No Turning Back

Day 6 – Ruth 1:14–18

One of the more popular songs to come out of the 1992 movie Sister Act was the song “I Will Follow Him”—the movie’s closing chorus item performed by a group of nuns. Originally a 1963 chart-topping song about a teenager’s love for her boyfriend, actress Whoopi Goldberg and the nuns added a twist to it, turning it into a song about religious faith and devotion. The devotion and affection expressed in the song would certainly resonate with Ruth as she tearfully assures her mother-in-law, uttering these now-famous words: “Where you go I will go, and where you stay I will stay. Your people will be my people and your God my God” (Ruth 1:16).

Unlike Orpah, Ruth does not succumb to Naomi’s dismal portrayal of her future prospects in Bethlehem (1:14). In a last-ditch effort to get Ruth off her back, Naomi pleads, “Look, Ruth, your sister-in-law has made the better and wiser choice. You need to follow her example and go back to worshipping your god Chemosh!” (see 1:15). Tragically, Naomi believes the gods of Moab can do more for Ruth than the God of Israel! Ironically, Ruth, a Moabitess, has more faith in Israel’s God than Naomi herself.

We are not told how Ruth came to know about Yahweh, or how much she knows about Him. Perhaps Naomi, despite her present lack of faith, has positively influenced Ruth somewhat. We have seen how devoted her daughters-in-law are to her. Naomi must have told them how the Lord had rescued the Jews from slavery, given them a land, and made them into a nation. Ruth knows enough to want to worship this God of the Jews instead of the gods of Moab. Facing the most important decision of her life, and despite the persuasion and pressure not to believe, Ruth “[turns] to God from idols to serve the living and true God” (1 Thessalonians 1:9). This passage is Ruth’s conversion story.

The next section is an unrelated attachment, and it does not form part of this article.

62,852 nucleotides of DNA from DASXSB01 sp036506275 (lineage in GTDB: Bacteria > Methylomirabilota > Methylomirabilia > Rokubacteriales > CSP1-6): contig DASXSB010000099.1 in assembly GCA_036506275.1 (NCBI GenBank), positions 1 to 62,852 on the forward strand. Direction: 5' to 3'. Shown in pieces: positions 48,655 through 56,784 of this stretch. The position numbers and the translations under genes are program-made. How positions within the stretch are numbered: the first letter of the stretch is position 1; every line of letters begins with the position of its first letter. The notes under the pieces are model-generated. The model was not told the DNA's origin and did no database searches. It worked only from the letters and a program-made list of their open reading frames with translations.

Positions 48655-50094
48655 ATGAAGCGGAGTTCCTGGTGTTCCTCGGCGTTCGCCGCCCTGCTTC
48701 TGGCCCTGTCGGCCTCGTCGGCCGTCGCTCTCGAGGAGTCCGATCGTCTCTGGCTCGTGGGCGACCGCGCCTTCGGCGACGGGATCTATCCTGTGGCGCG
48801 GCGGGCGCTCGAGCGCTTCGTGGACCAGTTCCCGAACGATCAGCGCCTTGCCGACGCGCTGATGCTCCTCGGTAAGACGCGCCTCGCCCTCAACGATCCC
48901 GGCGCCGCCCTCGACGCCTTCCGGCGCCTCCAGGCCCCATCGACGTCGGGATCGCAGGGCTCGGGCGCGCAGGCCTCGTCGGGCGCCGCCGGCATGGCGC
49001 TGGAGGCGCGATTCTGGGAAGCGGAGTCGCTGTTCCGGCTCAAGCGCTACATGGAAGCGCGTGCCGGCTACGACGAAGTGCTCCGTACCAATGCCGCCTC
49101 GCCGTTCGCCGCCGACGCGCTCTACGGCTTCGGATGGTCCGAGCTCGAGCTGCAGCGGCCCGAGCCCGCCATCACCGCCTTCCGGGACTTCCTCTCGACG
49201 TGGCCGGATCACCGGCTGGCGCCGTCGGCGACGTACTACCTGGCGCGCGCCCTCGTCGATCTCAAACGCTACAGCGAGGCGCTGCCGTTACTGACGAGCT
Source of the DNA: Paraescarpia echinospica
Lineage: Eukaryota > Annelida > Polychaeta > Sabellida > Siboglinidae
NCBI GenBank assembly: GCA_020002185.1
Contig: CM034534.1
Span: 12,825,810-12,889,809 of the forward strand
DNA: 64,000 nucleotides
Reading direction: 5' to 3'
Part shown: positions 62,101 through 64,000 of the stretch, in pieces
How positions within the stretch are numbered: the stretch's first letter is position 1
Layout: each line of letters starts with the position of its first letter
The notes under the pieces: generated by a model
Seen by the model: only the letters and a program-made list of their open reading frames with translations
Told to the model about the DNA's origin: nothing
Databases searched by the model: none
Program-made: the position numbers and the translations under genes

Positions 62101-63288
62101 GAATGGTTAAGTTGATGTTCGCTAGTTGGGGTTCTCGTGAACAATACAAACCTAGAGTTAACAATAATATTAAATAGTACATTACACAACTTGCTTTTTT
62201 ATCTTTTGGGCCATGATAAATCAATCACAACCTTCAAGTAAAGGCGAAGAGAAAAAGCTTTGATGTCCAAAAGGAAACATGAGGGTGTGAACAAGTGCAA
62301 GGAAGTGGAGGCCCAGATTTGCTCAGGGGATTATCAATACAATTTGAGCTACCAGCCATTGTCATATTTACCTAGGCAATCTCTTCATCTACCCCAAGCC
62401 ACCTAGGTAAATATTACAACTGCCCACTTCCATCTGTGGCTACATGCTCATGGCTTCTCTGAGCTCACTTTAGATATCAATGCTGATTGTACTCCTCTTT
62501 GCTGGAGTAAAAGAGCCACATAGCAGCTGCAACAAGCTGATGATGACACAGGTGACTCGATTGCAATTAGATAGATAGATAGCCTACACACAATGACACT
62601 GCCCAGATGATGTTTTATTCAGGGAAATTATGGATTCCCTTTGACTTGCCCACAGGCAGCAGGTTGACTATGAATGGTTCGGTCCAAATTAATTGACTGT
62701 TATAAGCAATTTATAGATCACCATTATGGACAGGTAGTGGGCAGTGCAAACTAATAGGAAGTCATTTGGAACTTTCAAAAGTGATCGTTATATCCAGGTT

“Where you go I will go, and where you stay I will stay. Your people will be my people and your God my God” (Ruth 1:16). This verse has become the classic Christian expression of devotion and loyalty. Despite knowing that she will outlive Naomi by many years and will be alone in a foreign land after Naomi passes on, Ruth makes an irrevocable lifetime commitment to remain in Bethlehem, sealing it with an oath in the name of “the Lord” (YHWH or Yahweh in Hebrew), the covenantal name of God (1:17). She even invokes curses on herself if she ever reneges on her commitment. What determination!

One Bible teacher notes that Lot, the ancestor of Ruth (Genesis 19:36–37), had wilfully chosen to live outside the Promised Land (13:11–12). His descendant Ruth now reverses this decision, wilfully choosing to die inside God’s Land. For the ancients, the land you were buried in indicated where your heart and real home lay (e.g. Joshua 24:30, 32). Naomi is not the only one going back home. For Ruth, Bethlehem will now be her true home (Ruth 1:17).

Think Through:

How can we be sure that Ruth believes in Yahweh (Ruth 1:16–17)?

Consider your own prayer of commitment when you first believed and embraced Jesus as your Lord and Saviour. What did you pray? Since then, have you settled in with a home church?

Taken from Journey Through Ruth: 30 Biblical Insights by Sim Kay Tee.